(HealthDay News) — For women with type 2 diabetes or obesity who are admitted to the hospital with COVID-19, metformin use is associated with significantly reduced mortality, according to a study published online in The Lancet Healthy Longevity.
Carolyn T. Bramante, MD, from the University of Minnesota in Minneapolis, and colleagues conducted a retrospective cohort analysis to examine whether metformin use reduced COVID-19-related mortality in patients with type 2 diabetes or obesity who were admitted to the hospital for confirmed COVID-19. Data were included for 6256 individuals with pharmacy claims data from Jan. 1 to June 7, 2020 (52.8% women).
The researchers found that in the overall sample of men and women, metformin use was not associated with significantly reduced mortality by either the Cox proportional hazards stratified model (hazard ratio, 0.887; 95% confidence interval, 0.782 to 1.008) or by propensity matching (odds ratio, 0.912; 95% confidence interval, 0.777 to 1.071; P=0.15). In women, metformin use was associated with reduced mortality by Cox proportional hazards (hazard ratio, 0.785; 95% confidence interval, 0.650 to 0.951) and propensity matching (odds ratio, 0.759; 95% confidence interval, 0.601 to 0.960; P=0.021). Among men, no significant reduction was observed (hazard ratio, 0.957; 95 percent confidence interval, 0.82 to 1.14; P=0.689 by Cox proportional hazards).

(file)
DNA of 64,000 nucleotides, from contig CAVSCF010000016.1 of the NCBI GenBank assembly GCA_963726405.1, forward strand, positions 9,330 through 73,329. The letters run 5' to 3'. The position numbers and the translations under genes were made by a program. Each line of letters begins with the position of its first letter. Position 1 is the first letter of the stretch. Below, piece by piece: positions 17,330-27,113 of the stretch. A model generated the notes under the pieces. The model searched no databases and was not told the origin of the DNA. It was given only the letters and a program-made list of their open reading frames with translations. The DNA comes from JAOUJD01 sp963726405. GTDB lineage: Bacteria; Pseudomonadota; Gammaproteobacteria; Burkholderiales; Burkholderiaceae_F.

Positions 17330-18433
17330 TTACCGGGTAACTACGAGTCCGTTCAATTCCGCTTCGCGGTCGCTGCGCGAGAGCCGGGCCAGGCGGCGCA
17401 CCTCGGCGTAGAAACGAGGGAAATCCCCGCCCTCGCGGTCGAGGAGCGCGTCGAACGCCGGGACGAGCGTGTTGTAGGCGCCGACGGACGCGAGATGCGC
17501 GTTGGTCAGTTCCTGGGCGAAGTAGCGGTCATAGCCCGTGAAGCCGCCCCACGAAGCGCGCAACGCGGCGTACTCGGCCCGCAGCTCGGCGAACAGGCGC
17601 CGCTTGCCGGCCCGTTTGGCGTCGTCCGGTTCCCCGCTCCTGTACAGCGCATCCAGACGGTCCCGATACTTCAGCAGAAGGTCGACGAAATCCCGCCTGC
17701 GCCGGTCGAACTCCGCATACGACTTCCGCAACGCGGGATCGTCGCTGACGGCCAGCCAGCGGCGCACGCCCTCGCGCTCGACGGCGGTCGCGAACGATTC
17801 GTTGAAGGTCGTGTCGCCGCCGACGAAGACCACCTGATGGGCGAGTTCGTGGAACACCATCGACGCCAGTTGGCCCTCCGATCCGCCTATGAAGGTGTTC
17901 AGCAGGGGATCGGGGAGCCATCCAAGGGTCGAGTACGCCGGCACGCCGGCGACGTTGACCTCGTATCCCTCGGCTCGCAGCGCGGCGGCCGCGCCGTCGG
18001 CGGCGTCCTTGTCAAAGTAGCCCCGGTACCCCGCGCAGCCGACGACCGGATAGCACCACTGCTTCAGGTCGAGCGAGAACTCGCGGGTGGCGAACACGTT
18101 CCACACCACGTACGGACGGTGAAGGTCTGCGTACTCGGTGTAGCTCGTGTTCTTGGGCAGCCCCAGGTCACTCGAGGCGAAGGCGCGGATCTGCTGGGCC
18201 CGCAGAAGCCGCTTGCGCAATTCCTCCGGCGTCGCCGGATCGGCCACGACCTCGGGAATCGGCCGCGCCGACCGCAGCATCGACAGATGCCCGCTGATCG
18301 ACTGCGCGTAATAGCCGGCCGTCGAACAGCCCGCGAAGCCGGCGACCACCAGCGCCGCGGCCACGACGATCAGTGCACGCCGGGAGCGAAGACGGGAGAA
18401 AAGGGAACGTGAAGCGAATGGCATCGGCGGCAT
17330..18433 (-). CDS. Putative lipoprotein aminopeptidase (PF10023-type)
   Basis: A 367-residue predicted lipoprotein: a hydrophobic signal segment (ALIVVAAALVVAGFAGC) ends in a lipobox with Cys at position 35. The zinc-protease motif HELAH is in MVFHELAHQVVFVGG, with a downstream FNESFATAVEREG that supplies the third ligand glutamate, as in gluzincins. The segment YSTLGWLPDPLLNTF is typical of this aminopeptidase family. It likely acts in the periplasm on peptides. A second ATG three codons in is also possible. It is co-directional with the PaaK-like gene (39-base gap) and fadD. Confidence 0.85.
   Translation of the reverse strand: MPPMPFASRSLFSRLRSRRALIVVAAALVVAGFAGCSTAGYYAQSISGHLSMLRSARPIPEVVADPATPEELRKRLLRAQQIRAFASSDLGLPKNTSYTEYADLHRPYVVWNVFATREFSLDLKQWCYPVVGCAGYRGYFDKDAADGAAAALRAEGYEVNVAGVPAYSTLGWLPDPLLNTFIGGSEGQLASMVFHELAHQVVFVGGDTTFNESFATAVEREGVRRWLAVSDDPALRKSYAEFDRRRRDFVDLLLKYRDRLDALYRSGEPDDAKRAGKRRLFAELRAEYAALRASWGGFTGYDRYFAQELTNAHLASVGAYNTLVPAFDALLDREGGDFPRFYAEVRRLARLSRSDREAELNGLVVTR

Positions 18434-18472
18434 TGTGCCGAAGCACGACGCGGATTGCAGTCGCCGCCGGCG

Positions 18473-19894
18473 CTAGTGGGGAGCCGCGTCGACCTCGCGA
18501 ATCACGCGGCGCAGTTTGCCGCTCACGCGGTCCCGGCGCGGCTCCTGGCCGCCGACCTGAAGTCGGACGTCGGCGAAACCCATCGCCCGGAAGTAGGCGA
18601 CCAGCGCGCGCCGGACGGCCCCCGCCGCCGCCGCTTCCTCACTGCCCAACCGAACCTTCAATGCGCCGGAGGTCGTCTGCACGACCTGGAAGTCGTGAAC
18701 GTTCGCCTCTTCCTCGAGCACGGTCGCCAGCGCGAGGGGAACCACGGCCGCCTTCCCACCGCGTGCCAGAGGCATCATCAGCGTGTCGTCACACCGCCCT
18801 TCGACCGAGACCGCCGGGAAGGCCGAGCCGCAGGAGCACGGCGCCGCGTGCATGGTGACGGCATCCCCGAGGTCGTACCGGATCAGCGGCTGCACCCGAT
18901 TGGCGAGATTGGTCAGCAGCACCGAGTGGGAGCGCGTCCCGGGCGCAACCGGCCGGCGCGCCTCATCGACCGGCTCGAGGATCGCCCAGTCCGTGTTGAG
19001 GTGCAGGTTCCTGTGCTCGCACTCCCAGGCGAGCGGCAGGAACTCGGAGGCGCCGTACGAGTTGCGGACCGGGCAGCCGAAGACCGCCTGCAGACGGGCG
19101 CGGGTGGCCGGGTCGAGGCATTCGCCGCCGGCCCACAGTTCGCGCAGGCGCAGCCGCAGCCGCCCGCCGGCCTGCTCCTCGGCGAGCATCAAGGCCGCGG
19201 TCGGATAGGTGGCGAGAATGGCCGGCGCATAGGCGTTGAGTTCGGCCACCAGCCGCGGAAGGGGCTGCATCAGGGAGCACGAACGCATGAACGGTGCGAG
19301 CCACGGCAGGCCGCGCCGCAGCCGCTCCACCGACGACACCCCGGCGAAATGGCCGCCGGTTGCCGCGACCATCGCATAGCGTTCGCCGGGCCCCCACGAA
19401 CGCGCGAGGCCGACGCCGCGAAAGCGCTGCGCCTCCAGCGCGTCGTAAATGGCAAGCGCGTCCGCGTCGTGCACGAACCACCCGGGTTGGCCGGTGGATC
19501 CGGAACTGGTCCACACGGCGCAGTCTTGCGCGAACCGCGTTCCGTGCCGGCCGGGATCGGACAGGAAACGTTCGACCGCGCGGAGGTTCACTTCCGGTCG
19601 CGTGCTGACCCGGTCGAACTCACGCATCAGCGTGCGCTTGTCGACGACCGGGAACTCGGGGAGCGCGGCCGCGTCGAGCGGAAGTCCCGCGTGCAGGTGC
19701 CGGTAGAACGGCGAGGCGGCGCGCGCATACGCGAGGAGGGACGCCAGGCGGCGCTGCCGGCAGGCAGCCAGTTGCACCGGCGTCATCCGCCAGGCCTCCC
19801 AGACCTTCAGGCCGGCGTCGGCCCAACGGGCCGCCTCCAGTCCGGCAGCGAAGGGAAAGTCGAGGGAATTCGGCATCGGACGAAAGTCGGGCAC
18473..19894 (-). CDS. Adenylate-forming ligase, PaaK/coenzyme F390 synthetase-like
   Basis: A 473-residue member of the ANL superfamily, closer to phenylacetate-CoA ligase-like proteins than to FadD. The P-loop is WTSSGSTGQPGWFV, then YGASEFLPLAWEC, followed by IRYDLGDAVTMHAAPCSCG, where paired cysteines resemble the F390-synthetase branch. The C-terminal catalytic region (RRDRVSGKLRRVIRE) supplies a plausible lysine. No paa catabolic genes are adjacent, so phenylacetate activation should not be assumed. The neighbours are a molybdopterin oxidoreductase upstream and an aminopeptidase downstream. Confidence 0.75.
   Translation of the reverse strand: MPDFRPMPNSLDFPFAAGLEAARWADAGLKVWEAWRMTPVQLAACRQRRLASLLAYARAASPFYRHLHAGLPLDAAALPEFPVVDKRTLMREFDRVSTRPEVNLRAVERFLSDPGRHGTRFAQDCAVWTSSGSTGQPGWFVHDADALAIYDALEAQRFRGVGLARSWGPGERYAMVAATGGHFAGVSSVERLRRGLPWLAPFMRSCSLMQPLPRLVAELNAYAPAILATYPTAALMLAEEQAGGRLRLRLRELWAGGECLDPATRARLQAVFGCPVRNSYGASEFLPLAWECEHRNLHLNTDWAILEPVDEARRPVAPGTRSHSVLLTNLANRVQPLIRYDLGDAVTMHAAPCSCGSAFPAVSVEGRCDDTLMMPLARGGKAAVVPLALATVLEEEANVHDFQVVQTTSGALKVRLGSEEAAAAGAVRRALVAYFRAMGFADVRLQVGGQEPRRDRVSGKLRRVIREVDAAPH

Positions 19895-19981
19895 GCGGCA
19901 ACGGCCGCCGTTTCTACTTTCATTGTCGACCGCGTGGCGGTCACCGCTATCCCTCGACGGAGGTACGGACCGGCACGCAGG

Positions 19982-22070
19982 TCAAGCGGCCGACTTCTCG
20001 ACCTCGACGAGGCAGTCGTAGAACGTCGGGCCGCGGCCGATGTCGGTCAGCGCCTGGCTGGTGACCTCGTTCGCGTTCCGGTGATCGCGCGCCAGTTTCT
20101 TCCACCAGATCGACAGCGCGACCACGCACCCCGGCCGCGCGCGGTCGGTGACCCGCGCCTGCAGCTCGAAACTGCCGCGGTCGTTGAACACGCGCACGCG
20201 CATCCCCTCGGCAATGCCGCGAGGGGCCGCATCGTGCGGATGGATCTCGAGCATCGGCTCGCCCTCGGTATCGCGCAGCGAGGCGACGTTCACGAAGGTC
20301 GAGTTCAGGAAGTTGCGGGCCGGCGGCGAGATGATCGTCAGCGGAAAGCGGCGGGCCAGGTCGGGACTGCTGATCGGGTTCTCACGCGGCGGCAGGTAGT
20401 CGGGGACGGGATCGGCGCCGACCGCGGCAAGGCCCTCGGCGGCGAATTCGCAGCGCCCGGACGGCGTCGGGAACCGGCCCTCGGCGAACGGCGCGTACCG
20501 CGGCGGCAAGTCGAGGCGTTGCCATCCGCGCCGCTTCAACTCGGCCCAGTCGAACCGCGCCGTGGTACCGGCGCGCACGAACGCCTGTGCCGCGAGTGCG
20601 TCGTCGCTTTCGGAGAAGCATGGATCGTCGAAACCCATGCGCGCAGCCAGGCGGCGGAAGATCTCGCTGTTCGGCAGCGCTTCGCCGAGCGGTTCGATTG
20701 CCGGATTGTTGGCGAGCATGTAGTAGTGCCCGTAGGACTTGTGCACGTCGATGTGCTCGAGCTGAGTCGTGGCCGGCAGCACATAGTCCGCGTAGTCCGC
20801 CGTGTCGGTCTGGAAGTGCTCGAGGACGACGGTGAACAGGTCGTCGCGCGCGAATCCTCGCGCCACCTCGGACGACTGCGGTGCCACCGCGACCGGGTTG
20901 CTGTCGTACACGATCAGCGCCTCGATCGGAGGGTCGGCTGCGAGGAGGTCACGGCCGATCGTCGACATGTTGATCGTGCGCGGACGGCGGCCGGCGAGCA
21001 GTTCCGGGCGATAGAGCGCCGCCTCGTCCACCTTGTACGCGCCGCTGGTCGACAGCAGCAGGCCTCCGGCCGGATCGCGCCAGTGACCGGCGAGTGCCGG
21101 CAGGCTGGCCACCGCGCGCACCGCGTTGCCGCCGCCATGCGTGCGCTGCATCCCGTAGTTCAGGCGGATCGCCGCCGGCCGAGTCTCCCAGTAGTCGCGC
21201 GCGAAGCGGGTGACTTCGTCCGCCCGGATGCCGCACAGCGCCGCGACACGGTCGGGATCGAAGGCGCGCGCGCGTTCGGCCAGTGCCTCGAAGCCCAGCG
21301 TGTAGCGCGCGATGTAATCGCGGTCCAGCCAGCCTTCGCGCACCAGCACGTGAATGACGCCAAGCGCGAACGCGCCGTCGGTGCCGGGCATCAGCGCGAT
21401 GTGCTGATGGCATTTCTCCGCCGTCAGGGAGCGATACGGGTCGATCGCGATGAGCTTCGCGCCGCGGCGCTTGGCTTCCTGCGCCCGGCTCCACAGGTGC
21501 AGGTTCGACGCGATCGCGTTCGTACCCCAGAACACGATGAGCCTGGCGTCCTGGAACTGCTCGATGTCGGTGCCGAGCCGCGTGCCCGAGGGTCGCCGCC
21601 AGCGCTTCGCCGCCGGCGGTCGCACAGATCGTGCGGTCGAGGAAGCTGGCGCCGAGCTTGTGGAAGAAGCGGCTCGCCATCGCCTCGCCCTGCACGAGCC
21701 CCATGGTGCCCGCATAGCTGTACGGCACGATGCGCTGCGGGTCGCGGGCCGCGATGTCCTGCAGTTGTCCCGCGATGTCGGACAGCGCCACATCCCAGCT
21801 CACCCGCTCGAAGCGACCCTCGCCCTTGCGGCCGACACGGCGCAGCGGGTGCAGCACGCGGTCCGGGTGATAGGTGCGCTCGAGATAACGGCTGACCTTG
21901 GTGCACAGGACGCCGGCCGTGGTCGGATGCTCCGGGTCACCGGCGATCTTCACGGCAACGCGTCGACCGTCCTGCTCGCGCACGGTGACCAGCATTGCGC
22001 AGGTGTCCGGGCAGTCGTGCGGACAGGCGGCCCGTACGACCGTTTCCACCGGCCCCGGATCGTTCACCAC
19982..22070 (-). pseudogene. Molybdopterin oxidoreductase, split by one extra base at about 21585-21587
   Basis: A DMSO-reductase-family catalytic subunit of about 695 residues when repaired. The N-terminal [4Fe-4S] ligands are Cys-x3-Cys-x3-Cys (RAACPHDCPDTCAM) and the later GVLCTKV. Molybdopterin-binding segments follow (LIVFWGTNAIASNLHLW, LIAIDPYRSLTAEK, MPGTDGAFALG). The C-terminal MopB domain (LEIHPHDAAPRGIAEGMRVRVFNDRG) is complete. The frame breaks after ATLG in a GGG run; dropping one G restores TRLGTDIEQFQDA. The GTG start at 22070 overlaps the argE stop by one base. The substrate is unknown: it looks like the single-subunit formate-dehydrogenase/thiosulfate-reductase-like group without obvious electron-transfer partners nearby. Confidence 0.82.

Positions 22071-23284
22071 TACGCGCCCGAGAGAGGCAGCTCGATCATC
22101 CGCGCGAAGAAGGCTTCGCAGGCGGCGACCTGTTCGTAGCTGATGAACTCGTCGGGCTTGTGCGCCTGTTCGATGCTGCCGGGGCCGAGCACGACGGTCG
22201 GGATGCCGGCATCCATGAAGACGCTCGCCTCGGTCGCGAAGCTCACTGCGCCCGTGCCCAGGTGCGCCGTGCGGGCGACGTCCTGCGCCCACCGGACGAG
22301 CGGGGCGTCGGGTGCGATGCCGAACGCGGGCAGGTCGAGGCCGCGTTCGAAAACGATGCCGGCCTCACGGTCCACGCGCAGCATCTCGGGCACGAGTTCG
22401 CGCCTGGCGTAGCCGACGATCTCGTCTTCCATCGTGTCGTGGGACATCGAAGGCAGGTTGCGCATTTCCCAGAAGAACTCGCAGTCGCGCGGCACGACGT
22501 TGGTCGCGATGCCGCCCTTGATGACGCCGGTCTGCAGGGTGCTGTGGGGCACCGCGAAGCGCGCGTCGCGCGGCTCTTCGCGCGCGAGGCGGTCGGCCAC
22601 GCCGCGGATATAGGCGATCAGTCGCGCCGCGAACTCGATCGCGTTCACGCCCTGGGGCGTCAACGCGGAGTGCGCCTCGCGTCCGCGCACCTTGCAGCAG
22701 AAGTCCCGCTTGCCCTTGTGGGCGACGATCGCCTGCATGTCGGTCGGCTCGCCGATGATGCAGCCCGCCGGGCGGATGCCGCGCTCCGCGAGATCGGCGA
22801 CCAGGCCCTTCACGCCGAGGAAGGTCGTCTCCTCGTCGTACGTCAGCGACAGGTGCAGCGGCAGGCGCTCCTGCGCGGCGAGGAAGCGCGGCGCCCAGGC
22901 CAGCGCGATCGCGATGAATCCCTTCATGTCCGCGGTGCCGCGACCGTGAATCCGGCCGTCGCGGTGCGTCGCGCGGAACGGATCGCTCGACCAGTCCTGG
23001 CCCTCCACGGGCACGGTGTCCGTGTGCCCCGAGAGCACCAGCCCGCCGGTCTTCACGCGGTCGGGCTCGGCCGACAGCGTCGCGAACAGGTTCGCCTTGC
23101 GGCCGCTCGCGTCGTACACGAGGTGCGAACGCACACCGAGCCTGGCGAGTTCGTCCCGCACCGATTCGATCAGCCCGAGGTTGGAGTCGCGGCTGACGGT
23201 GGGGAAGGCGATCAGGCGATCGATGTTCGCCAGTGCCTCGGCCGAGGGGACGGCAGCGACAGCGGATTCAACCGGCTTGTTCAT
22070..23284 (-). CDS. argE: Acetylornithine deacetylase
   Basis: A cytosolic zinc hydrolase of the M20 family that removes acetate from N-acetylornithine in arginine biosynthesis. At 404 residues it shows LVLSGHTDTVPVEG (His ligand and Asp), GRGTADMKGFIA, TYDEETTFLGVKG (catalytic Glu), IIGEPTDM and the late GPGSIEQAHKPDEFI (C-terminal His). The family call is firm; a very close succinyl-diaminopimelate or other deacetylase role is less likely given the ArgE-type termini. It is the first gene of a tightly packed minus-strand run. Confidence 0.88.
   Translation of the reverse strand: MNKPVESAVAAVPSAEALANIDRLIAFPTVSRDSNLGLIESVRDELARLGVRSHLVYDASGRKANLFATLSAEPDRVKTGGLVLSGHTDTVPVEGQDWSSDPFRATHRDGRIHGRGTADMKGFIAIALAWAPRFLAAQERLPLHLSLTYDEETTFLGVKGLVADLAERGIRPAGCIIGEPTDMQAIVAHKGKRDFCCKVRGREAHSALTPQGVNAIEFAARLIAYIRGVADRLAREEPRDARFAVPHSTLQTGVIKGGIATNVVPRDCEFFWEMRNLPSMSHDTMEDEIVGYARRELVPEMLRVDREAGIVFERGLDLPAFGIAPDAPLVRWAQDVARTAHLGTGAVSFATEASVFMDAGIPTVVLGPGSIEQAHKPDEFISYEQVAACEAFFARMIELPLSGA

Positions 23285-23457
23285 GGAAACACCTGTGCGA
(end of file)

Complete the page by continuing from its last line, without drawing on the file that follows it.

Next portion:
“Metformin has a good safety profile, availability, and needs to be prospectively assessed in patients with COVID-19 to understand mechanism, duration, and timing of treatment necessary for benefit,” the authors write.